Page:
Tour Upcountry Maui’s Popular Farms

By Kyle Ellison
Oʻo Farm.  Photo:  Kaiscapes.

Oʻo Farm. Photo: Kaiscapes.

Did you know that cotton was grown on Maui during the US Civil War, or that during the Gold Rush in California, so many potatoes were grown Upcountry and shipped to California, the area became known as Nu Kaleponi—Hawaiian for “New California?”

Set on the slopes of Haleakala volcano between 1,500-4,000 feet, Upcountry Maui has the perfect climate for agriculture and farming. Daytime highs are around 75°F, and evening lows, depending on elevation, can dip to the 40s in winter. The soil is fertile and nutrient rich, and even Kula, the area’s main town, means “pasture or field” in Hawaiian.

Learn Why Maui Farms are in the Spotlight

Photo:  MauiWine.

Photo: MauiWine.

While farming and ranching have always been staples of life to Upcountry locals, it’s only recently that island visitors have become entranced by the views, open space, and wealth of colorful produce.

As island restaurants now work to offer the freshest local produce, Maui’s farms have been thrust in the spotlight for their succulent onions, zesty herbs and tomatoes that burst with flavor—not to mention artisanal goat cheese or grass-fed, locally-raised beef. The result is not just an increase in people who want to visit Upcountry, but an increase in visitors who actually want to go to the source of the food.

Eat Beneath a Vine-Covered Trellis at Oo Farm

upcountry maui farm tour

O’o Farm, Kula, Maui. Photo: Hawaii.com member Janis S.

Farm tours in Upcountry are exploding in popularity, and one of the favorites is the luncheon tour at 8-acre O‘o Farm (which sources produce for Pacific‘O restaurant and also offers a coffee tour). During the popular luncheon tour, guests have the chance to pick their own salad while strolling across the farm, and an on-site chef prepares a meal in the outdoor kitchen of your dreams. The meal is enjoyed at a large farm table set beneath a vine-covered trellis, and you can even bring your own bottle of wine or just sip on the French-pressed coffee.

Take the Family Farm Tour at Shim Farm

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Protea from Kula Farmer’s Market, Maui. Photo courtesy of Alden Cornell via flickr.

For a farm tour that isn’t as luxurious (or expensive), Shim Farm in Keokea offers personalized tours of the family-run farm that specializes in coffee and protea. Tours are offered from February-March and last around an hour.

Get Your Hands Dirty Surfing Goat Dairy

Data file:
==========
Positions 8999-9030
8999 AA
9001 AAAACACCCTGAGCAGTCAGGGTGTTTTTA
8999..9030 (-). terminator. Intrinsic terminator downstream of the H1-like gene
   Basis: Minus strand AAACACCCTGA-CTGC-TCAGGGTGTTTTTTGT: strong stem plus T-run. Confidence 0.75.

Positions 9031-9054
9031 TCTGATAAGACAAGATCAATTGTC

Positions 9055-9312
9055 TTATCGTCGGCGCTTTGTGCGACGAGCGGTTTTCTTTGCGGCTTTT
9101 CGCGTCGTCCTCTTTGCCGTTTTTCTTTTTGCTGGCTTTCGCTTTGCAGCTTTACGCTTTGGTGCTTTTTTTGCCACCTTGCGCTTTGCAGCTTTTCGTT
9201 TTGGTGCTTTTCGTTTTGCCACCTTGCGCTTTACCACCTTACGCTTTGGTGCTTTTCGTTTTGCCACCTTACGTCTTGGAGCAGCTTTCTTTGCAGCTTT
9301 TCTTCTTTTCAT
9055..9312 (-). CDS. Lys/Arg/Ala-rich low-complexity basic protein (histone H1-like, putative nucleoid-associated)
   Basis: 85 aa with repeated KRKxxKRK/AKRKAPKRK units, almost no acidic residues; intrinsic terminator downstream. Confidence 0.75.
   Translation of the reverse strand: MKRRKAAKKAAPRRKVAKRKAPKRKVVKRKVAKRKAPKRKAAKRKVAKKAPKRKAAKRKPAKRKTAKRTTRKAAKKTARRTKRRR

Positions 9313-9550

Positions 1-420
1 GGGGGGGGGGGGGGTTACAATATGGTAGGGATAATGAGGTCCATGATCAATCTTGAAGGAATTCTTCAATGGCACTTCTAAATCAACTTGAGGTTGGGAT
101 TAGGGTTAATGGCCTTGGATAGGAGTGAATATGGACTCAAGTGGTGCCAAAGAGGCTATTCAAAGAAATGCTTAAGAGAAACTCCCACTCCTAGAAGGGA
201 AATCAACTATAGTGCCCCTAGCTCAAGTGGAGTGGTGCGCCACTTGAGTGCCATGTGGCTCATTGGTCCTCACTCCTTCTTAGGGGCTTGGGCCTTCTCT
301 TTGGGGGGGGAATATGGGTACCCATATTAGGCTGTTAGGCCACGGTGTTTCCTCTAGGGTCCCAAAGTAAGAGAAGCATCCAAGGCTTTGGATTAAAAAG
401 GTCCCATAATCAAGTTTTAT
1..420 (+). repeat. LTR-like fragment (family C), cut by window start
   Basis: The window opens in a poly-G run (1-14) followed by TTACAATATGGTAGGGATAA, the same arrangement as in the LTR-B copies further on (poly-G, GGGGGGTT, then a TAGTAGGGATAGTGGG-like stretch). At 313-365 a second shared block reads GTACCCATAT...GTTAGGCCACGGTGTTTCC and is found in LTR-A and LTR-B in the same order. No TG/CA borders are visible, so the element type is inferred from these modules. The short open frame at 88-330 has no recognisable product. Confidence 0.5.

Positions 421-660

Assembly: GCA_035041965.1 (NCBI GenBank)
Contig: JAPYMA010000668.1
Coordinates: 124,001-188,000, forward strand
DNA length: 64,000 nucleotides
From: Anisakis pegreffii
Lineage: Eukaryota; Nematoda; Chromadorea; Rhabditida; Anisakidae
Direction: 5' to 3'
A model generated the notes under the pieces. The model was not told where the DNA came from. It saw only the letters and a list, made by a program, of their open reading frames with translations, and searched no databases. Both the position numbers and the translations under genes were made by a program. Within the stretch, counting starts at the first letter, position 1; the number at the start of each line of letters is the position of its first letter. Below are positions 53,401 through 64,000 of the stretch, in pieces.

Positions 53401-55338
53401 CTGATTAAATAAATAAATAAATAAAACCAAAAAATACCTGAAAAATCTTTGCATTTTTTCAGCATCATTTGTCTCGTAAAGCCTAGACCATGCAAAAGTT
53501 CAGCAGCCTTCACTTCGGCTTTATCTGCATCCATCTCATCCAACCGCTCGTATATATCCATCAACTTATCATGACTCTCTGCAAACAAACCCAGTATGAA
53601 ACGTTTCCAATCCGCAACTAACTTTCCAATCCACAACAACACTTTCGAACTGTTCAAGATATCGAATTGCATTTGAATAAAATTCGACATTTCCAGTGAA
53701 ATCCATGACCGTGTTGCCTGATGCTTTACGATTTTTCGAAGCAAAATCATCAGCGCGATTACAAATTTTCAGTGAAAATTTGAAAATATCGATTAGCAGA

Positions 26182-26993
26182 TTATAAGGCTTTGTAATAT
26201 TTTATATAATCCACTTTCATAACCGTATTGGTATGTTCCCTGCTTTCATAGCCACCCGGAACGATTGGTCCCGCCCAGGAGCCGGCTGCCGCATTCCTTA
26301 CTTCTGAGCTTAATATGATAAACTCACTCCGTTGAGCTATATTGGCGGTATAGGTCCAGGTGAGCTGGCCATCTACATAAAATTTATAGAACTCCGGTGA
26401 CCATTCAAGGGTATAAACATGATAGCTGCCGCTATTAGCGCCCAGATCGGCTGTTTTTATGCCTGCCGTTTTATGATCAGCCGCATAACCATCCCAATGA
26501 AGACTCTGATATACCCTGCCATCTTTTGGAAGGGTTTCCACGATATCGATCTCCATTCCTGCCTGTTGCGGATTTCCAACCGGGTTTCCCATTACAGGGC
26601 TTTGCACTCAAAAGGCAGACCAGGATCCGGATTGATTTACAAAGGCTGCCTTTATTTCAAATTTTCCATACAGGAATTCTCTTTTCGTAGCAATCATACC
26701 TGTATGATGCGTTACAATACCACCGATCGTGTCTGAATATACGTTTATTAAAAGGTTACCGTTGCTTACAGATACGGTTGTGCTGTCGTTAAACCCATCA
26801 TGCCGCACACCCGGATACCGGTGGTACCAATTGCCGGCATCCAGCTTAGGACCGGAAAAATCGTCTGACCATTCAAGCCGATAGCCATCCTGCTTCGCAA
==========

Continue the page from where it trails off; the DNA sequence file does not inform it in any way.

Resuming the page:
If you’d rather get a little hands-on and feel like you’re working the farm, check out the “Afternoon Chores” tour at quirky Surfing Goat Dairy. This sprawling goat farm in lower Kula produces creative, flavorful goat cheese, and by joining along on the 3:15pm tour, you can try your hand at milking the goats and experience life on the farm.

Find Out Why Pineapples Don’t Grown on Trees

 

Photo:  Hawaii.com member via Hawaii Moments.

Photo: Hawaii.com member via Hawaii Moments.

If you still think pineapples grow on trees, you’ll definitely want to spend a day on the Maui Pineapple Tour, at which you’ll journey into the pineapple fields, pick the fruit by hand and taste how the flavor completely differs by how long it’s left on the plant.

Tour Maui’s Distilleries and Winery

ocean organic vodka farm tour

Photo: Brian Lauer.

And, considering that alcohol made on Maui is sourced from Upcountry produce, it only makes sense that distillery tours are growing in popularity. Hali‘imaile Distilling is located right next to the Maui Pineapple Tour, and Ocean Organic Vodka is made right next to Surfing Goat Dairy. Both distilleries offer tours and tastings, and you can also head out to MauiWine to sip the fruits of the beautiful Upcountry vineyard.

Take in the Purple Hues at Maui’s Popular Lavender Farm

Aliʻi Kula Lavender Farm.  Photo:  N1D0.

Aliʻi Kula Lavender Farm on the Big Island of Hawaiʻi. Photo: N1D0.

For shampoo or sunscreen with a floral touch, Ali‘i Kula Lavender Farm offers tours of their Upper Kula property that’s bathed in purplish hues. Order a scone from the small café and sip on lavender tea, and watch the mist as it gathers on flowers up here at 4,000 feet. The lavender farm is right up the road from the luncheon at O‘o Farm and is another one of the most popular stops when it comes to Upcountry farm tours.

Pick Up Some Fresh Produce and Flowers

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A variety of bell peppers. Photo courtesy of Sue Salisbury via flickr.

Or, if you simply want to pick up some produce directly from Upcountry farmers, Kula Country Farms has an ocean view farm stand with hay bales and games for young kids, or stop in the market at Maui Nui Farm for produce, eggs and flowers. Not only will you find succulent produce at prices much cheaper than in stores, but you’ll also help support local farmers who help keep Upcountry country.

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